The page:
Student nurses from universities in north central and east London are to be the first in the city that are guaranteed an offer of employment at local NHS trusts, under a new initiative.
The initiative is part of a city-wide project, called Capital Nurse, aimed at retaining more nurses in London, after research revealed almost a third of staff leave the NHS within five years of qualifying in the capital.
Capital Nurse was launched by trust chief nurses, universities and workforce body Health Education England in 2015, with a key goal being to simplify the process of securing a job in nursing and to foster a greater sense of loyalty to NHS trusts.
This month, jobs are being advertised for all final year student nurses from City University, the University of Hertfordshire, Middlesex University and London South Bank University across 15 local NHS organisations where trainees have completed placements.
Interviews are being held from 5 March onwards, with conditional offers guaranteed within one day for posts that will begin this September and October.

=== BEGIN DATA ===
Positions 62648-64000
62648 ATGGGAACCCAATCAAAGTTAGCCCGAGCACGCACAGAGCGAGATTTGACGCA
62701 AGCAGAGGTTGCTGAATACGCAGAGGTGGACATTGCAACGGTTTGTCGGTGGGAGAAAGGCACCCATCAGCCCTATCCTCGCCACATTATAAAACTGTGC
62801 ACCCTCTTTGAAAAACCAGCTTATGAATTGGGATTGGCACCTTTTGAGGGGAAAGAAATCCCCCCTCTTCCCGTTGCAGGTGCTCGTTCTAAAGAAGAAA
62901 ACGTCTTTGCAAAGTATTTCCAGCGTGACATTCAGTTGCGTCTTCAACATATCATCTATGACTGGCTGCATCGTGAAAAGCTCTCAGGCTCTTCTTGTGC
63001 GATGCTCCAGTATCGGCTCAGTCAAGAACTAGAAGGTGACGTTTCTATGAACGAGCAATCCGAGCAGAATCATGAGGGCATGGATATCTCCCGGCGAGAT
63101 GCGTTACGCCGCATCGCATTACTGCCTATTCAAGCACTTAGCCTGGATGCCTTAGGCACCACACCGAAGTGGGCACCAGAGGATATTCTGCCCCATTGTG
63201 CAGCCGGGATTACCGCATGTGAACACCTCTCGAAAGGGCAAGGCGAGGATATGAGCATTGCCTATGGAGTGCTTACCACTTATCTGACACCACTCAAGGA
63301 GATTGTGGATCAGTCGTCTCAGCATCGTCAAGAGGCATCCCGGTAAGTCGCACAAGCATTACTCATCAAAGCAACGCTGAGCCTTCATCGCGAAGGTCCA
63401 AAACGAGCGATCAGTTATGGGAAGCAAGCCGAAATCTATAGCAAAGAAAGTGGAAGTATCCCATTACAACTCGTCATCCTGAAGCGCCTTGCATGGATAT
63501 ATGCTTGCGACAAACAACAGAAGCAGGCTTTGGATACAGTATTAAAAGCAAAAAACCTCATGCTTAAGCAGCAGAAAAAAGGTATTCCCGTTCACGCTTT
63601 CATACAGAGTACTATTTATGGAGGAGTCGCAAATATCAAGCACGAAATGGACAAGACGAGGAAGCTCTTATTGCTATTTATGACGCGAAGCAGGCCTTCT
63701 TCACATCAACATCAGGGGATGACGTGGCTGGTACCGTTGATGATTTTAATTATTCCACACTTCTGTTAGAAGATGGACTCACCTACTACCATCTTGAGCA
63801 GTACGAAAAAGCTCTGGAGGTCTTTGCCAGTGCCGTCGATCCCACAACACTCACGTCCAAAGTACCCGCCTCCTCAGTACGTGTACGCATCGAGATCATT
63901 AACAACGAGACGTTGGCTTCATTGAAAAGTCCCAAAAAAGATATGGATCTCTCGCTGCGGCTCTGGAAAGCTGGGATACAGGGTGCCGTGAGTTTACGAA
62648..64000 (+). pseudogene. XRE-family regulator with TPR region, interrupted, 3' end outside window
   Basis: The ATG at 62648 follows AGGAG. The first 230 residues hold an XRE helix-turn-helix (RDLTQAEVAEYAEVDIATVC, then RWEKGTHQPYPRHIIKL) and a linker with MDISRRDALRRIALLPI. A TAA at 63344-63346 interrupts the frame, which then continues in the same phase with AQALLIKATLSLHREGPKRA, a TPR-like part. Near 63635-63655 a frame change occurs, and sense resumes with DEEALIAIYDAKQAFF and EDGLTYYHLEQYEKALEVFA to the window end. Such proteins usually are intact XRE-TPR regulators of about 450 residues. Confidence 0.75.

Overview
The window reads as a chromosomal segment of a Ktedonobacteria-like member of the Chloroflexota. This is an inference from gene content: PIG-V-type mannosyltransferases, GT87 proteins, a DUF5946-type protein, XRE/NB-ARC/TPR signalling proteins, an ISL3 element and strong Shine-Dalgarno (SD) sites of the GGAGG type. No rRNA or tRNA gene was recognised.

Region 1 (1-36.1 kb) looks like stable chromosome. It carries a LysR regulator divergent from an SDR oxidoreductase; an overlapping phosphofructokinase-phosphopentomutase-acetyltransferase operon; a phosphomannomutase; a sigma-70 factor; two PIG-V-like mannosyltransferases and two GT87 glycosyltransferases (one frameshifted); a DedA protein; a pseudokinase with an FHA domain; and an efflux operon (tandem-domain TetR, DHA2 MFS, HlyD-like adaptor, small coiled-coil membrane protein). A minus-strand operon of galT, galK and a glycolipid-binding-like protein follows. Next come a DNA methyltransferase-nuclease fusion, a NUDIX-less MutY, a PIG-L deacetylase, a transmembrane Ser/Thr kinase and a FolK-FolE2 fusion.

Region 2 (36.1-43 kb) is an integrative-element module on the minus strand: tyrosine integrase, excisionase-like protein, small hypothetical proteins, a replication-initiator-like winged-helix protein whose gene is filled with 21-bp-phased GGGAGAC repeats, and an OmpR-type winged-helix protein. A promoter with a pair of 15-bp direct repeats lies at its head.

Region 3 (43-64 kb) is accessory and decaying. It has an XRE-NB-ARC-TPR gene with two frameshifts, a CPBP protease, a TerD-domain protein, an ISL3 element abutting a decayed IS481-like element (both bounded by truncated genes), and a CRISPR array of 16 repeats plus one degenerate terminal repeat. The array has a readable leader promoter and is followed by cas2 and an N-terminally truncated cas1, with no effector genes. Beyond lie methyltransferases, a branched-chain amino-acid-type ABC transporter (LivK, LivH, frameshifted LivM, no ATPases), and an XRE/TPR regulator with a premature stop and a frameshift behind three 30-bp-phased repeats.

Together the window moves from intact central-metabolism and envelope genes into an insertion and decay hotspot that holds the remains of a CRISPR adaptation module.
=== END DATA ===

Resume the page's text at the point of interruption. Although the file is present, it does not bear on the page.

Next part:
All 15 NHS trusts, which includes organisations such as Barts Health NHS Trust, Camden and Islington NHS Foundation Trust and University College London Hospitals NHS Foundation Trust, have agreed to advertise jobs at the same time so nurses “can move seamlessly from university to employment”.
Newly-qualified nurses who take up the posts through the scheme will also be guaranteed support in their first year in practice, according to those behind the scheme.
Newly-qualifieds will be assigned a member of staff who will help them with learning – known as a preceptor – and assist with career development through a framework drawn up by Capital Nurse.
The Capital Nurse programme recently launched a set of voluntary preceptorship standards agreed by NHS employers across the city, as well as a free digital tool designed to help nurses progress in their careers.
The standards state that the preceptorship period should be a minimum of six to 12 months and that every trust should have a member of staff who leads the support programme.
The digital tool, described by those behind it as the “nursing skills Fitbit”, allows nurses to reflect on and record their career progression – and provides a template for a discussion with a senior staff member about how to advance.